While the problems with the primary payload weren’t discovered un­til they got into the mission, another payload—Walker’s electrophoresis experiment—had encountered difficulties much earlier. About three days before launch, while the orbiter team was preparing Discovery for flight, Walker and several McDonnell Douglas folks were working with the cfes equipment when it started to leak. “My project folks were out there fill­ing it full of fluid, sterilizing it with a liquid sterilant, and then loading on board the sample material and then the several tens of liters of carrier fluid,” Walker said. “That electrophoresis device started leaking. Inside the orbiter, on the launchpad, it started leaking. Drip, drip, drip. Well, of course, that didn’t go over very well with anybody, and our folks diligently worked to resolve that. Right down to like twenty-four hours before flight or so, that thing was leaking out on the pad.”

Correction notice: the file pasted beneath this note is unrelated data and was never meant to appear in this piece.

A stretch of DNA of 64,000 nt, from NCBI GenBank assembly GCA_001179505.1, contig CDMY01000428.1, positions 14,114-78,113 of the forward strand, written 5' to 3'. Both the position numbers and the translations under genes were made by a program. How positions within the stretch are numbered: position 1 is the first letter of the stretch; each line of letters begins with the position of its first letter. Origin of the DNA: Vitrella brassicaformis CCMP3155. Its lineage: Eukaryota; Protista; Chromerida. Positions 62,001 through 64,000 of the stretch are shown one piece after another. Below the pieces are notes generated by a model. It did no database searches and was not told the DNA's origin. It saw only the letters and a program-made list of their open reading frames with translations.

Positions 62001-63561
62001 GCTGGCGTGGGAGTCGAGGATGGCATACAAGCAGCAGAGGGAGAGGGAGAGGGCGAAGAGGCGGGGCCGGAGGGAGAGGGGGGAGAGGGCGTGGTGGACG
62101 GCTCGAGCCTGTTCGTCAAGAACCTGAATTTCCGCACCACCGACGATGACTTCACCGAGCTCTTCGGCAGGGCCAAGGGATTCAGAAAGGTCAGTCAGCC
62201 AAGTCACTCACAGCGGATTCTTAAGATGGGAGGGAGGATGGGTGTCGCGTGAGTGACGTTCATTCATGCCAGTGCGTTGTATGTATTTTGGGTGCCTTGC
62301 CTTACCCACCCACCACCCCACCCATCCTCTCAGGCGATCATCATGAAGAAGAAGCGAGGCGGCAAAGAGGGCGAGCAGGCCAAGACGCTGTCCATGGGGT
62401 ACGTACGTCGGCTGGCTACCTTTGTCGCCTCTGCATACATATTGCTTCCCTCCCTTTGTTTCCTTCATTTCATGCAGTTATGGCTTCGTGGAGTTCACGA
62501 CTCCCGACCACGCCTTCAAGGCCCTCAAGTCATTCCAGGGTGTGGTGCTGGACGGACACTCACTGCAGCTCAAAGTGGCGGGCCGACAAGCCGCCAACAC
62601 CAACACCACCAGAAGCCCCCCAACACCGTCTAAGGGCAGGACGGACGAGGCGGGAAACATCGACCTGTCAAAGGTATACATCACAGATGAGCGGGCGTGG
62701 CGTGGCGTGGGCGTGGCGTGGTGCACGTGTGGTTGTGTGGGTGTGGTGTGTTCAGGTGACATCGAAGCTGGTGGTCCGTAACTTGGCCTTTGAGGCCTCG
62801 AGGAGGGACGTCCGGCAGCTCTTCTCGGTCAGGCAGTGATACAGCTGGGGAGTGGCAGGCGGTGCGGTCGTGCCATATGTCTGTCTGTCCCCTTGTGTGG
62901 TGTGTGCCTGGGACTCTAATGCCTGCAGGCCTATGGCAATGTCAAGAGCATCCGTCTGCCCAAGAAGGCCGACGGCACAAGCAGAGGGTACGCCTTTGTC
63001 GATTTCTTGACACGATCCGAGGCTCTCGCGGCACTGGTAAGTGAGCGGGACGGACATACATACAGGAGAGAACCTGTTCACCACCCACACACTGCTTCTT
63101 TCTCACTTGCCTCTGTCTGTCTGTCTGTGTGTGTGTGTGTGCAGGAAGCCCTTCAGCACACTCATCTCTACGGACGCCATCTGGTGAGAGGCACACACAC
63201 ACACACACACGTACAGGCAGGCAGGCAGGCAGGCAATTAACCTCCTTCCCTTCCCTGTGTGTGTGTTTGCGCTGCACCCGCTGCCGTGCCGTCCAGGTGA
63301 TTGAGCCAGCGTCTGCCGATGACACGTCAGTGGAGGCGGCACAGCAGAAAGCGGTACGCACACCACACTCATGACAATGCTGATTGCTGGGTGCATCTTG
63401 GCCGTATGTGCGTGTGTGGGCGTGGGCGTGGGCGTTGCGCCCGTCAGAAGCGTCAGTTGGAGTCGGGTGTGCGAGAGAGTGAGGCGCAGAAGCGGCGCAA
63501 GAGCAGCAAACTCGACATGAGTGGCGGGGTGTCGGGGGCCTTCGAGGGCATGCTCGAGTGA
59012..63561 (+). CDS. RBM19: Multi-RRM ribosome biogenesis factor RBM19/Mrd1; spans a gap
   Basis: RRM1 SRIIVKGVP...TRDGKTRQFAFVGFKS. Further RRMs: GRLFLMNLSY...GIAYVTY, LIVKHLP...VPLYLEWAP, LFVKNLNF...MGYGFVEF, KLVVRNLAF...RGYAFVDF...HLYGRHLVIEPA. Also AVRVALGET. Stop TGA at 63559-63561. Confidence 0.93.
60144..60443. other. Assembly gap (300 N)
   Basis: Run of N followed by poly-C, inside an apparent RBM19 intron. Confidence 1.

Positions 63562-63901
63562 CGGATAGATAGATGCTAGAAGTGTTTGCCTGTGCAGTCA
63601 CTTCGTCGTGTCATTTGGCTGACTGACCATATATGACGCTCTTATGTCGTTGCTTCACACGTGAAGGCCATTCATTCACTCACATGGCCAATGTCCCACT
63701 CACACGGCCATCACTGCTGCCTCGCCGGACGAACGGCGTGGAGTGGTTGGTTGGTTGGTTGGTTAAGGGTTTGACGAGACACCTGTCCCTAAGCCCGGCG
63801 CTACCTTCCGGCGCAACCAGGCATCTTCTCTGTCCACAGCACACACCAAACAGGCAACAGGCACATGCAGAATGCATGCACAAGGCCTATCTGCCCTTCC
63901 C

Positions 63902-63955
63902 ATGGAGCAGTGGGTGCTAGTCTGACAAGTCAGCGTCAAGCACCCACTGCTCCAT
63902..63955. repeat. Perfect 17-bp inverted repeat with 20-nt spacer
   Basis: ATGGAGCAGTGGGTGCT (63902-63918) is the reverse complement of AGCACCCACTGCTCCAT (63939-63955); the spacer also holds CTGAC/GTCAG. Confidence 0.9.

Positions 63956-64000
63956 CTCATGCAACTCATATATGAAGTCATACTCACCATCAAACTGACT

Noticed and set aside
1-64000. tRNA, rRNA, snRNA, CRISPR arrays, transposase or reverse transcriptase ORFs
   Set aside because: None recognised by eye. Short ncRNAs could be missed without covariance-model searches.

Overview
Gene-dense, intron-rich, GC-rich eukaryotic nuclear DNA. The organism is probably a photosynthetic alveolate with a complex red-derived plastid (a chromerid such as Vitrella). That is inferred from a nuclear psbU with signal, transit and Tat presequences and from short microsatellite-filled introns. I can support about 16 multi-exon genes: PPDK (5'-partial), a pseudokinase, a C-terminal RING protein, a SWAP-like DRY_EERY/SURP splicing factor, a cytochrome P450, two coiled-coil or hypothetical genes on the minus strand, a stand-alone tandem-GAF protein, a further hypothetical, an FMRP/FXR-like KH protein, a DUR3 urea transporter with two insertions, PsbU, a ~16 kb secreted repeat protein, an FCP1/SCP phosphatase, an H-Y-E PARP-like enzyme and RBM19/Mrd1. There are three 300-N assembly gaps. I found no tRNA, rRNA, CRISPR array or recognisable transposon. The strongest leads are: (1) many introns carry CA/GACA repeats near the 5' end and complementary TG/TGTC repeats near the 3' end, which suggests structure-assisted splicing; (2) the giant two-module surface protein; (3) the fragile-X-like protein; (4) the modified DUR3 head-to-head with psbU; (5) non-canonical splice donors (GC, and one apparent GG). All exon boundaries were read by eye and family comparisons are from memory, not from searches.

Program managers began discussing whether the leak could be over­come so that the device could be loaded for operation. If not, the experi­ment could not be conducted during the mission. “The question became, ‘Well, maybe we don’t even fly Walker, if he doesn’t have a reason to fly,’” Walker recalled. “So there was active discussion until about a day before flight—this is all happening within about a twenty-four-hour period up till T minus twenty-four or thereabouts—as to whether I would fly or not, because maybe my device wasn’t going to be operational in flight and so I had nothing to do, so to speak. But it was resolved.”